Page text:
This article also came out on May 1, 2020

 
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Philbennett

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The build, subsequent problems, the attempt at a fix and if things same in the US as here the VNe is 100mph. Getting along to get along.
 

Greg Vos

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Y
It's a factual report not final report but facts given are fairly clear for anyone in the know. Anyone in Florida who was working in the industry, knew the issues with this gyroplane build and all. I think the assertion that even with the loss of pitch control cable the Cavalon can be flown carefully with trim and power changes/management is somewhat wishful thinking. The push-pull cable unlike control rods and bell-crank has no partial redundancy if any part of it detaches somehow.

This is one of the reasons why we insist on people doing builder's assist with us right at the factory and the reason why I am so hesitant to make dealers who can do builder's assist elsewhere. It's not rocket science but ...

This article also came out on May 1, 2020

The factory rep states in the report that the Cavalon can be flown with use of the roll&pitch trim with careful use of power and shallow turns are possible, it’s listed in the POH under emergency procedures ( redundancy) well ..my limited exp with Cavalon I found it to be quite a few steps behind the aircraft when experimenting with this during control failure.

Chris was a very good pilot, and I’m sure he would have done everything he could to put the bird down using this so called redundancy technique, ( if it works as well as the factory claim) I called a gent in the AG factory about this crash and he was let’s say tight lipped and said he was not able to add any comments?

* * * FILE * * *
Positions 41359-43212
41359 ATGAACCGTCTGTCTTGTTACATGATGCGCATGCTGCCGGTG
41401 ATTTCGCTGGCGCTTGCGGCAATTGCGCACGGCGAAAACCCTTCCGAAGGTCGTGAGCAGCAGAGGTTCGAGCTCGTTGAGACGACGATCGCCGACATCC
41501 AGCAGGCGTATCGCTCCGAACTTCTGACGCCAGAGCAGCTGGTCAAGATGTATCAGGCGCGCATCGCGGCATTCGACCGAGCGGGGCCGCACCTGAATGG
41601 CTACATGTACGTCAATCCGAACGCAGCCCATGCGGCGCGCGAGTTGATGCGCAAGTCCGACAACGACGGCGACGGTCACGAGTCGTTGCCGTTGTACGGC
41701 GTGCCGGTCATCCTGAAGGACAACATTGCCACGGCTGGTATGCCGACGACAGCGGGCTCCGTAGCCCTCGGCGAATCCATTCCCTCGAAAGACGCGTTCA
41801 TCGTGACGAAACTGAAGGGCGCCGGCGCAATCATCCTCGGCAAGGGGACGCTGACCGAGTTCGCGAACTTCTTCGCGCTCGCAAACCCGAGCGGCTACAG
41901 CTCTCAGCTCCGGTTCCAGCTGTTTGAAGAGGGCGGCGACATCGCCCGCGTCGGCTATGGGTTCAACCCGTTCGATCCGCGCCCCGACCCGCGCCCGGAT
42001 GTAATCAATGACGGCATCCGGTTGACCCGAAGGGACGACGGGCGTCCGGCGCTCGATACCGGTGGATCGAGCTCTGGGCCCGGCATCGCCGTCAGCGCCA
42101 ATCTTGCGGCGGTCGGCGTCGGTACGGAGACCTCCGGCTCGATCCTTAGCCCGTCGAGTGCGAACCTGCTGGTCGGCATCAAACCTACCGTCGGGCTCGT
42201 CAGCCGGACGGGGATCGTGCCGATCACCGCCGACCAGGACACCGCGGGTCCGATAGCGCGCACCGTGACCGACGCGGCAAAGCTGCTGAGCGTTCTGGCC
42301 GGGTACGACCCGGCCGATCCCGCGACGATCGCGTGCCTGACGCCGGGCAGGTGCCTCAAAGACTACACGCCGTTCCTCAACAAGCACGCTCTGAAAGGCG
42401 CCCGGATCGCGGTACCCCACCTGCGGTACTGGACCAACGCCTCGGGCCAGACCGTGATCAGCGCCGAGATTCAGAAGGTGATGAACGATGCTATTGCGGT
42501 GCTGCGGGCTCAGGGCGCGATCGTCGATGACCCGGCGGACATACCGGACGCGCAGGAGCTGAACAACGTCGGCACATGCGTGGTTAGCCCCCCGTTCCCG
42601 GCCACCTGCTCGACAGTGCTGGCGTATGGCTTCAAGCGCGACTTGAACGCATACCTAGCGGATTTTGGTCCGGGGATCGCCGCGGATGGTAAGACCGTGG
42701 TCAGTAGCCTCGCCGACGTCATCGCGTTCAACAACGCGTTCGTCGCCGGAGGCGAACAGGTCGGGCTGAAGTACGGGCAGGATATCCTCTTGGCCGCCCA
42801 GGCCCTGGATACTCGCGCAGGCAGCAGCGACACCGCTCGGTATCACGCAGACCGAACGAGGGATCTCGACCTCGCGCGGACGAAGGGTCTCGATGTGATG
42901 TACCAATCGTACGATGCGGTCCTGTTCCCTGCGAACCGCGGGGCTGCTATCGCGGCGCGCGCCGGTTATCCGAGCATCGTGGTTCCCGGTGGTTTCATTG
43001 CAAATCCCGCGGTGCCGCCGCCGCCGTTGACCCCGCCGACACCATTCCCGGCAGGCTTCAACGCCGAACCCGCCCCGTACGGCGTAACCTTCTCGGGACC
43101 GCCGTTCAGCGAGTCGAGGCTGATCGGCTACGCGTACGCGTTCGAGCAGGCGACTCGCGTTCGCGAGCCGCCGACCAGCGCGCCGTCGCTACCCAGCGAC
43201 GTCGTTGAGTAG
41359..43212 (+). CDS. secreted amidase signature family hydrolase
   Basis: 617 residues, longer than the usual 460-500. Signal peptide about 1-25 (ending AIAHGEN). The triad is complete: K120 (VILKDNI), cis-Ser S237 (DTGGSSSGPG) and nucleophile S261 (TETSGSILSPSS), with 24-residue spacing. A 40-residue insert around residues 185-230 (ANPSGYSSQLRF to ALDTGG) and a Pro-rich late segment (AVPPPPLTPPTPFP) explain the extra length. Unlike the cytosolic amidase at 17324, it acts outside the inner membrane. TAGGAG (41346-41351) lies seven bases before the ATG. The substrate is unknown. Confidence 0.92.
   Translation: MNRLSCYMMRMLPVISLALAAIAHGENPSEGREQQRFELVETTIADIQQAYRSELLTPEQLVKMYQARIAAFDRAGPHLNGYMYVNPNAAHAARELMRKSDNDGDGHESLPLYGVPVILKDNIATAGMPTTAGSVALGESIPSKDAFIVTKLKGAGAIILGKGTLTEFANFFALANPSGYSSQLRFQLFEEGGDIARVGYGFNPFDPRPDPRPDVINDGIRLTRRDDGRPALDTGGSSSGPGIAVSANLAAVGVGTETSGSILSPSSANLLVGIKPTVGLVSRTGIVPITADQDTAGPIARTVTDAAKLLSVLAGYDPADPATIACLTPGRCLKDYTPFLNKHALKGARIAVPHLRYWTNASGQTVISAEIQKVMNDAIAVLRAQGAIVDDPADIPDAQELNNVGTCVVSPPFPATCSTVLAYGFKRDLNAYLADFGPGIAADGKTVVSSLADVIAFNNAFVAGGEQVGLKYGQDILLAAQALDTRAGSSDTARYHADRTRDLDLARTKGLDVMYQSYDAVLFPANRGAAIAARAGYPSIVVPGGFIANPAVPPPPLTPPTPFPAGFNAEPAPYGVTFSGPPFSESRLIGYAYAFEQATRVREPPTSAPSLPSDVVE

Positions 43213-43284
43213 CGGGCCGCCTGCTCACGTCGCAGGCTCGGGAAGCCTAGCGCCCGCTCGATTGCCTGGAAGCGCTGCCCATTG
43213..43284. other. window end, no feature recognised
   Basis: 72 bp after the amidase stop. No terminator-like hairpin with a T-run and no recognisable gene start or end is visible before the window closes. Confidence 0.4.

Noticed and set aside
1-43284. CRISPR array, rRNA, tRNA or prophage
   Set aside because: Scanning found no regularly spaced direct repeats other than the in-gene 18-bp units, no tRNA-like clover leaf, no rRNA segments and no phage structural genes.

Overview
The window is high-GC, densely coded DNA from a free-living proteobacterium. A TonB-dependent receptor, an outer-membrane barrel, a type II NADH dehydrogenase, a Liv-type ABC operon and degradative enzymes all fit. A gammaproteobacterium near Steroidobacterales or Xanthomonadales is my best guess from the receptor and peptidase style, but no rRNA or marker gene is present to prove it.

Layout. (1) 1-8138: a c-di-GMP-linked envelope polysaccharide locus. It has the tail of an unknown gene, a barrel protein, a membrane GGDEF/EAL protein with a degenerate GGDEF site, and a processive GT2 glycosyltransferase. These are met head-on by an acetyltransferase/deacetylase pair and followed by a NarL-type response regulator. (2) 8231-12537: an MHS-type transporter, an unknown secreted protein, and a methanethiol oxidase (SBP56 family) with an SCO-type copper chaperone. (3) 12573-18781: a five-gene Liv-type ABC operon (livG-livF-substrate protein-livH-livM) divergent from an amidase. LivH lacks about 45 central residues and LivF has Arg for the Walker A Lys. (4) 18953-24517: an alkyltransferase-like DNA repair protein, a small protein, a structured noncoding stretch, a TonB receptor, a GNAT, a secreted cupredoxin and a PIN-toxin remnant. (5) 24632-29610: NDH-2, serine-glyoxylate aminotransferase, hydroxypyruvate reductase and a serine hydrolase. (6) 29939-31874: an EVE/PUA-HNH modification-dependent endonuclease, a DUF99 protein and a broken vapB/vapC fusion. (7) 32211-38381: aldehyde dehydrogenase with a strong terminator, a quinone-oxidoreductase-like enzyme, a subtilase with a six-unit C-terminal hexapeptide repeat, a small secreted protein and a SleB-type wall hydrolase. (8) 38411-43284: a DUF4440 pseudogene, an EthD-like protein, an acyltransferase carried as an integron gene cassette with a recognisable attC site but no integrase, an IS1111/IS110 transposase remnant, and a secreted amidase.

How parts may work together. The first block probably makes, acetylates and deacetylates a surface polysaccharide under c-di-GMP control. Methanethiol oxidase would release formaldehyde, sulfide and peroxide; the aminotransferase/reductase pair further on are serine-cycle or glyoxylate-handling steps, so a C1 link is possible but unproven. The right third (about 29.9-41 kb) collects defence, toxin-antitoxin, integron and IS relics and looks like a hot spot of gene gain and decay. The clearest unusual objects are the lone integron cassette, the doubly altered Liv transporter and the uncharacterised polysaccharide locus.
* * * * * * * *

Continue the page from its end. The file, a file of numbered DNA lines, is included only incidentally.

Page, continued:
I will go on record and say the Cavalon is not my favorite gyroplane and I question this so called trim system as a second emergency control method....my Thinking a trim servo is to slow in response time, I accept it will add some control but .... apart from wonderful paper approvals it certainly is not the best gyro as some claim? just my opinion.
 

fara

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Phil Wrote:
"The build, subsequent problems, the attempt at a fix and if things same in the US as here the VNe is 100mph. Getting along to get along. "


What attempt at a fix? Do you mean some adjustment that Chris Lord did to the attachment at the rotorhead working with Jeff? That was fairly minor. In reality it needed a full control system detailed inspection which as I understand is not as easy to do in a Cavalon but it certainly was warranted no matter how many labor hours it would have taken. I am not aware that Chris Lord really took on any major fix. In retrospect he should have. This is info I got from Jeff who was working with Chris on this gyro.
 

Tyger

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The bolt must have been fitted or the machine could not fly. The tang would likely have been bent in when the bolt withdrew from the other tang.
When the bolt completed its withdrawal from the second tang, control would be lost.
Looks like no nut securing the bolt, or inadequately locked.

It all speaks poorly of the builder-assist system.
I would not call it a "system" at all. It's just winging it.

Find some company that deals in helicopters but sells gyros on the side, assign a mechanic who's never done a gyro build (likely never seen one done), have that guy do all the work while the so-called builder/owner "put on stickers and wheel covers"??

Then, when the original test pilot says he's not going to go near that thing again till it's fixed, you let some guys at the same company that did the shoddy build, under deadline of an upcoming airshow, do the "flight testing", but without documenting a thing! Then when someone points out the lack of documentation, the company president attests that it was done, to exactly 40 hours on the Hobbs, and signs off on the testing with the caveat that it "needs a rotor balance"??? I mean, OMG!